Just try it out. With children big and small. Use musical instruments as decorative items. Leave them lying around and see how people react.
Maybe you’re thinking about the djembe, flute and synthesizer? Interesting. But have you ever heard of the tamböa, cajón and darbouka?
The tamböa is one of the most discreet percussion instruments. The designers based it on slit drums. The tamböa is small, giving it more than one advantage. You don’t need to cross the ocean or continent to find one. They are made in Quebec using cherry and/or black walnut essences.
The tamböa is melodious, with a selection of pentatonics (five tones). It’s ideal for apprentices and leading musicians and it’s easy to use. You play it with one, two or three mallets with rubberized ball heads (like a SuperBall) or simply with your fingers. Its musicality is quite harmonious. It looks like a brand name cigar box. It fits with any style or era of decor.
With its 50 cm height by 30 cm depth and width, the coated wood cajòn can be used as a chair. Once you’re sitting on it, feel free to kick the front part with your heels! You can also bang on it with your hands. Peruvians have been playing the cajón this way since the 18th century.
Legend has it that these parallelepiped soundboards were used to gather fruit or for fishing in slavery times.
All sorts of material blend with the cajón: guitar strings, bells, etc. Traditionally, the hole is in the back, but some musicians set it on its side. Depending on the material chosen and the position of the body versus the instrument―sitting on it or placed between the legs―the instrument makes different sounds that resemble bongos, guitars, bass guitars, drums, castanets, etc. From the rock of Boyce Avenue to the flamenco of Brazilian percussionist Rubem Dantas (es), renowned musicians with completely different styles have and still use the cajón.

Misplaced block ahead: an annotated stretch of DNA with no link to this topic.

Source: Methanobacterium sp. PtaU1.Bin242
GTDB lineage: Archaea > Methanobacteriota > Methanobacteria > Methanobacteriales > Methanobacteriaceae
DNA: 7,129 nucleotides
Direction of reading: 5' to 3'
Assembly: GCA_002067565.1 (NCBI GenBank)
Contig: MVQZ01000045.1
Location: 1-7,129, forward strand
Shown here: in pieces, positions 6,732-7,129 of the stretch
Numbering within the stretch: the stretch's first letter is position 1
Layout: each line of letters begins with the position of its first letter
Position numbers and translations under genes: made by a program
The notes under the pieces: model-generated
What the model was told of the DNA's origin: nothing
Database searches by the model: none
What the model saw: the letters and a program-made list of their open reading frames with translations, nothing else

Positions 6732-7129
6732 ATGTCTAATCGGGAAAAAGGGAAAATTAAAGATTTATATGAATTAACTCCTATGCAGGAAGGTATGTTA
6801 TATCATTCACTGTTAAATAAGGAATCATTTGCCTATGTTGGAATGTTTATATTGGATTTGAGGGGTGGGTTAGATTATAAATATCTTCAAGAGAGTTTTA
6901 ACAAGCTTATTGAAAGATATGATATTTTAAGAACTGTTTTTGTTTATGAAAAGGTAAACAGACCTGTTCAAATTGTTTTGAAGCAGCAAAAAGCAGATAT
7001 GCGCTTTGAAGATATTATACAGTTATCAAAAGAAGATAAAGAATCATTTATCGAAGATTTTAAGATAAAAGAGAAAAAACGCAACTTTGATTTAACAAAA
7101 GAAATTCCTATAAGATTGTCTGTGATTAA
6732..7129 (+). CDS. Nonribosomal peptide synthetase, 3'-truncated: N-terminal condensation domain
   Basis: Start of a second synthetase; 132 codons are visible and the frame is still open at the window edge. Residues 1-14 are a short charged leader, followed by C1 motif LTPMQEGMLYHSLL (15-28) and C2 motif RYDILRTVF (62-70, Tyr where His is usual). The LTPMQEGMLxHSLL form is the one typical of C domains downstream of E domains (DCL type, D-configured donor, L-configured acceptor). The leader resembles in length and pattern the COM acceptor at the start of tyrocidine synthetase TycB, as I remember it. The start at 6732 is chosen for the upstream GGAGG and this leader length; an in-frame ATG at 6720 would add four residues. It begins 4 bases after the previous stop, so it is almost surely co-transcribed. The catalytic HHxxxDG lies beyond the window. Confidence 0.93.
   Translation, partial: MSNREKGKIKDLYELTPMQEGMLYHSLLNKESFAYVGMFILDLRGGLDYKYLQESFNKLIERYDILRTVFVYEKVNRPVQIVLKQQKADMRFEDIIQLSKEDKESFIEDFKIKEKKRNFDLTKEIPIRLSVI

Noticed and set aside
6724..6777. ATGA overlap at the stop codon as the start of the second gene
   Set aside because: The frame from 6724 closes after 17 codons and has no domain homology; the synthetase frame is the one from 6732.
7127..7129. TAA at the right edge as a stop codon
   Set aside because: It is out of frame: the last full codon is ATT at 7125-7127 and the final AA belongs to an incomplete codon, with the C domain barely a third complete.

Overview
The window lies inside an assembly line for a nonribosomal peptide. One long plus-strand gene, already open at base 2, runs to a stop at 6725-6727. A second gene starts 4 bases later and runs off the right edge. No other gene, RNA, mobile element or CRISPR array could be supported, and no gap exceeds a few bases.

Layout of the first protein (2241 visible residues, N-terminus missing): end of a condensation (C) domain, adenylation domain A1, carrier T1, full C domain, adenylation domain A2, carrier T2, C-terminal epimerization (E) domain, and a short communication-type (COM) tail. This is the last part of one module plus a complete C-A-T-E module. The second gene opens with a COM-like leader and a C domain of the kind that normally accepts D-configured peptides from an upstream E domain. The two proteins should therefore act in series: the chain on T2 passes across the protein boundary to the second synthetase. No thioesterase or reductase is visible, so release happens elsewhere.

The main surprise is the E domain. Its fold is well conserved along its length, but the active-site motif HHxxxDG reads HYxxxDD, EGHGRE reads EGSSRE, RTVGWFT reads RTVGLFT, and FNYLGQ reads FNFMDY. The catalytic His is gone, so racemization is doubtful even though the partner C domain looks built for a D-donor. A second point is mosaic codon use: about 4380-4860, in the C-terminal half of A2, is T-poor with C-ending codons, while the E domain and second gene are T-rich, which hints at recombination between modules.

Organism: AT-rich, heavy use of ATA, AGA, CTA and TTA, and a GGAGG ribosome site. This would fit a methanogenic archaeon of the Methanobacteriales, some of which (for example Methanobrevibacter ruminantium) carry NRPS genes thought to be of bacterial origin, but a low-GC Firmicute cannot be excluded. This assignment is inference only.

We are more familiar with the darbouka, which has a dozen different names. Even though it has no connection to the djembe, according to our sources it is part of the membranophone* family. With over 3000 years of history, the darbouka is traditionally made with a ceramic base and an animal skin stretched over the hole at the top. Too fragile to be transported and sensitive to humidity, these materials have given way to wood and synthetic skin.
When a tambourine is not on taught skin (*membranophone), it can be protected with a solid polymer Plexiglas (trademark) and be used as a side table. Egyptian or Turkish in style, it attracts the eye; it’s a conversation piece and incites you to follow the rhythm of the music of your heart!
Let your imagination run wild by adapting these instruments to your taste. These percussion instruments will definitely add life to your décor and your home!